Nuakhai: The Harvest Festival Of Western Odisha
Nuakhai or Nuankhai (also known as Nabanna) is an agricultural festival mainly observed by people of western Orissa in India. Nuakhai is observed to welcome the new rice of the season. According to the Hindu calendar, it is observed on Panchami tithi (the fifth day) of the lunar fortnight of the month of Bhadrapada or Bhadra (August–September), the day after the Ganesh Chaturthi festival. This is the most important social festival of Kosal.
Nuakhai is also called Nuakhai Parab or Nuakahi Bhetghat. The word nua means new and khai means food, so the name means the farmers are in possession of the newly harvested rice. The festival is seen as a new ray of hope, held the day after the Ganesha Chaturthi festival. It has a big significance for farmers and the agricultural community. The festival celebrated at a particular time of day which is called lagan. Arisa pitha is prepared to celebrate this festival. When the lagan comes, the people first remember their village god or goddess and then have their nua.
Nuakhai is the agricultural festival of both the tribal people as well as the caste-Hindus. The festival is observed throughout Orissa, but it is particularly important in the life and culture of the tribal-dominated area of western Orissa. It is a festival for the worship of food grain. It has its best celebration in the Kalahandi, Sambalpur, Balangir, Bargarh, Sundargarh, Jharsuguda, Sonepur, Boudh and Nuapada districts of Orissa.
Although the origin of the festival has been lost over time, oral tradition dates its back to the 12th century AD, the time of the first Chauhan Raja Ramai Deo, founder of the princely state of Patna which is currently part of Balangir district in Western Orissa. In his efforts to build an independent kingdom, Raja Ramai Deo realized the significance of settled agriculture because the subsistence economy of the people in the area was primarily based on hunting and food gathering. He realised this form of economy could not generate the surpluses required to maintain and sustain a state. During state formation in the Sambalpuri region, Nuakhai as a ritual festival played a major role in promoting agriculture as a way of life. Thus credit can be given to Raja Ramai Deo for making Nuakhai a symbol of Sambalpuri culture and heritage.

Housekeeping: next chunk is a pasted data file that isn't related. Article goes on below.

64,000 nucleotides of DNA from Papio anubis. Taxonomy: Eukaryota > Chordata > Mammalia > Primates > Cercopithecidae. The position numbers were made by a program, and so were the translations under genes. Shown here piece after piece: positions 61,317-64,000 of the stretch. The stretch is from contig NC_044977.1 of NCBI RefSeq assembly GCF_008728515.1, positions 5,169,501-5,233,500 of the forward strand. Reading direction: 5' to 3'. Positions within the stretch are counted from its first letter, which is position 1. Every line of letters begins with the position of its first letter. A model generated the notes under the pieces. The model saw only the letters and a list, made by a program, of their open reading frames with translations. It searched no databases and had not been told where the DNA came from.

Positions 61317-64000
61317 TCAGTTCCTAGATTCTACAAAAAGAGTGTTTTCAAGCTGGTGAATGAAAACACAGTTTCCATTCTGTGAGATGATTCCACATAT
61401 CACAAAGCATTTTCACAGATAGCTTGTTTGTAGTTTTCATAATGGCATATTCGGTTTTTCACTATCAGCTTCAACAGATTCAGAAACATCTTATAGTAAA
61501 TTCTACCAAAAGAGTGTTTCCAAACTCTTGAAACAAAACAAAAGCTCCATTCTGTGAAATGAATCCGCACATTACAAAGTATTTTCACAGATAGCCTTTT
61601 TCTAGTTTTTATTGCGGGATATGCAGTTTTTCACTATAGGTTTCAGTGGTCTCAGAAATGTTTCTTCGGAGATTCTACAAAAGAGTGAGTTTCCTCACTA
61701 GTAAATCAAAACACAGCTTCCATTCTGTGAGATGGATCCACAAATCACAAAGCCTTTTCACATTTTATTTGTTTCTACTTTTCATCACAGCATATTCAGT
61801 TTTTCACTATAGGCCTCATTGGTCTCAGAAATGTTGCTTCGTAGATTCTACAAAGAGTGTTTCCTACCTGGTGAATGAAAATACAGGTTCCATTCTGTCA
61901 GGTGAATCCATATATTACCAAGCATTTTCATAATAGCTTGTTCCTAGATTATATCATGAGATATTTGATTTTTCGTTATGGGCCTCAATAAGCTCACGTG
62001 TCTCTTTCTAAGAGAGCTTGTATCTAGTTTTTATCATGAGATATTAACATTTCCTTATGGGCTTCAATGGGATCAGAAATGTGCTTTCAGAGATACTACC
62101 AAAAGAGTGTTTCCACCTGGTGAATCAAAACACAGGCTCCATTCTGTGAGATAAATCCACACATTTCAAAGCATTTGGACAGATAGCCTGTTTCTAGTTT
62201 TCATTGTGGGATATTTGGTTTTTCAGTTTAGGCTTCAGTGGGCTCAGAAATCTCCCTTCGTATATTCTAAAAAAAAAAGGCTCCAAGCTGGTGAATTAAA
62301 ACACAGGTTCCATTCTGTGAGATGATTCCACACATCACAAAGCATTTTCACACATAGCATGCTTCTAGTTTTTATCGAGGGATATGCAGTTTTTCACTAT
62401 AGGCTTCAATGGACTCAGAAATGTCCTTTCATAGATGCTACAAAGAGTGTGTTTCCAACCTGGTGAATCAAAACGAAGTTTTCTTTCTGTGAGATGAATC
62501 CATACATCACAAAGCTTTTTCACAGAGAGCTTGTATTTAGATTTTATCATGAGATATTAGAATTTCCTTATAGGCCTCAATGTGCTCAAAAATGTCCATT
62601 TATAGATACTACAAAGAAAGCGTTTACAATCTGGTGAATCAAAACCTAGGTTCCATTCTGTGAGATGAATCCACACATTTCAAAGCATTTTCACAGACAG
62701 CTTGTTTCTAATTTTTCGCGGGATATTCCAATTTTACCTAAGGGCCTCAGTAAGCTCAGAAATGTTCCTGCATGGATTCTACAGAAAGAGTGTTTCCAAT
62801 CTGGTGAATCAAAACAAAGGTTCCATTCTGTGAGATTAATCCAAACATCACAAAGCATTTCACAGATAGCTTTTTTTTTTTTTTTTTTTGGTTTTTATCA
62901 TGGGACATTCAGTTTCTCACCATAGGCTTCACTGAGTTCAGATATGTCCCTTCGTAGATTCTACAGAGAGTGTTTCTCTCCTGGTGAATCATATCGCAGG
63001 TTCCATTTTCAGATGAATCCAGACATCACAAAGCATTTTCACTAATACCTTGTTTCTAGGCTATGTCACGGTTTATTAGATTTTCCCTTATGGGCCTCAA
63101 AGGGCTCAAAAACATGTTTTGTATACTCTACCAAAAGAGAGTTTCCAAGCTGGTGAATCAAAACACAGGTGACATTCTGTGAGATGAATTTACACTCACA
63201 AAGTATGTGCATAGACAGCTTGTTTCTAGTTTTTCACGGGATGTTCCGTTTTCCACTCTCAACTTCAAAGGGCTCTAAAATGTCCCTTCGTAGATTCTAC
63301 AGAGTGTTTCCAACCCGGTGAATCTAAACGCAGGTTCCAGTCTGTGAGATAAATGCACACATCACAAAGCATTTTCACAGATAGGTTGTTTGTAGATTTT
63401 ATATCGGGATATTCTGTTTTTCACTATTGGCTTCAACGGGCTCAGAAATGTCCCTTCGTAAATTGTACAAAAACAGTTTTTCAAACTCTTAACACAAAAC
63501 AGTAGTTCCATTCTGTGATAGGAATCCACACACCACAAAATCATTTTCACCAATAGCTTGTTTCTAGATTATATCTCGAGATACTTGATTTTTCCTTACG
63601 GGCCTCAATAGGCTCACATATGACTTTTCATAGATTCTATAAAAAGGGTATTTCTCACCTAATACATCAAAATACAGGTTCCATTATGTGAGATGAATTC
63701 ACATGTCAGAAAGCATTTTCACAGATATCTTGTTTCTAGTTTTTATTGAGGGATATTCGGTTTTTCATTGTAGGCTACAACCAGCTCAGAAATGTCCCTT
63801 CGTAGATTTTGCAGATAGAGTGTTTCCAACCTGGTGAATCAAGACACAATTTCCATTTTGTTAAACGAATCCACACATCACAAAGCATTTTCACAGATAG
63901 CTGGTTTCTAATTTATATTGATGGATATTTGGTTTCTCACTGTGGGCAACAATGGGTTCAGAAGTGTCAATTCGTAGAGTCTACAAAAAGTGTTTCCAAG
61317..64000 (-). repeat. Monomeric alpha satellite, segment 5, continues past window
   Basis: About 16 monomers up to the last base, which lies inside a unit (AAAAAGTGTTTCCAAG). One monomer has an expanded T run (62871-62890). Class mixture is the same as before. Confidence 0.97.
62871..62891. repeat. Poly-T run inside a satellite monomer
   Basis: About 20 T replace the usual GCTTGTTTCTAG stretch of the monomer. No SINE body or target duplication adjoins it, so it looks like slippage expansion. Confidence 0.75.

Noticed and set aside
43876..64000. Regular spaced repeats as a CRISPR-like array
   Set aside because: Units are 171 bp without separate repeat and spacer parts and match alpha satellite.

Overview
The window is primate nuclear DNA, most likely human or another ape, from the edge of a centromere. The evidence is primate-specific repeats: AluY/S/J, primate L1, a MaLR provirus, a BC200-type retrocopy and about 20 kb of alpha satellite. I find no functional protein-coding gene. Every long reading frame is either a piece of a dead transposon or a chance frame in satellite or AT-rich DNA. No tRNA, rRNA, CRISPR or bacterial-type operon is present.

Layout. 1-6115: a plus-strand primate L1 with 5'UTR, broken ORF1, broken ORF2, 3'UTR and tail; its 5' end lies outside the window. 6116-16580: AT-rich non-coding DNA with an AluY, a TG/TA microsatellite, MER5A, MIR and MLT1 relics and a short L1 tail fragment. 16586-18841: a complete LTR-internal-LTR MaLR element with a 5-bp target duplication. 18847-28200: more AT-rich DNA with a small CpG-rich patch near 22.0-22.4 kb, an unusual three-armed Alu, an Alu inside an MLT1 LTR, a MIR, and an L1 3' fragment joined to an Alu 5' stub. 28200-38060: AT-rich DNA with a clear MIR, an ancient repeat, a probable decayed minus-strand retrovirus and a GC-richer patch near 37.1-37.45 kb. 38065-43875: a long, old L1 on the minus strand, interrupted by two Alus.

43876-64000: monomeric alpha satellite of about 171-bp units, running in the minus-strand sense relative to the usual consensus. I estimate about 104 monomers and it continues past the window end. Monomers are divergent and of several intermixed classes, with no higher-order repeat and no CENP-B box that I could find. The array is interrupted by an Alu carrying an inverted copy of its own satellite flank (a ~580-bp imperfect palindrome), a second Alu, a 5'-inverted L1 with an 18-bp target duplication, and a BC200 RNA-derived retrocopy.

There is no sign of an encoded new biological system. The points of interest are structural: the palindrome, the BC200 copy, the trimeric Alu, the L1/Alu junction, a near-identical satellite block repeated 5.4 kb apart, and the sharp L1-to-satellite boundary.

In the early years, there was no fixed day for the celebration of the festival. It was held sometime during Bhadraba Sukla Pakhya (the bright fortnight of Bhadraba). It was the time when the newly grown Kharif crop (autumn crop) of rice started ripening. There are reasons for observing the festival in the month of Bhadrava even though the food grain is not ready for harvesting. The thought is to present the grain to the presiding deity before any bird or animal pecks at it and before it is ready for eating.
In early traditions, farmers would celebrate Nuakhai on a day designated by the village headman and priest. Afterward, under the patronage of royal families, this simple festival was altered into a mass socio-religious event celebrated in the entire Kosal region.
People in the Kosal region initiate preparations for the event 15 days in advance. Nuakhai is understood to have nine colors and as a consequence, nine sets of rituals are followed as a prelude to the actual day of celebration. These nine colors include:
Beheren (announcement of a meeting to set the date)
Lagna dekha (setting the exact date for partaking of new rice)
Daka haka (invitation)
Sapha sutura and lipa puchha (cleanliness)
Ghina bika (purchasing)
Nua dhan khuja (looking for the new crop)
Bali paka (final resolve for Nuakhai by taking the Prasad (the offering) to the deity)
Nuakhai (eating the new crop as Prasad after offering it to the deity, followed by dancing and singing)
Juhar bhet (respect to elders)
Article source: Nuakhai Wikipedia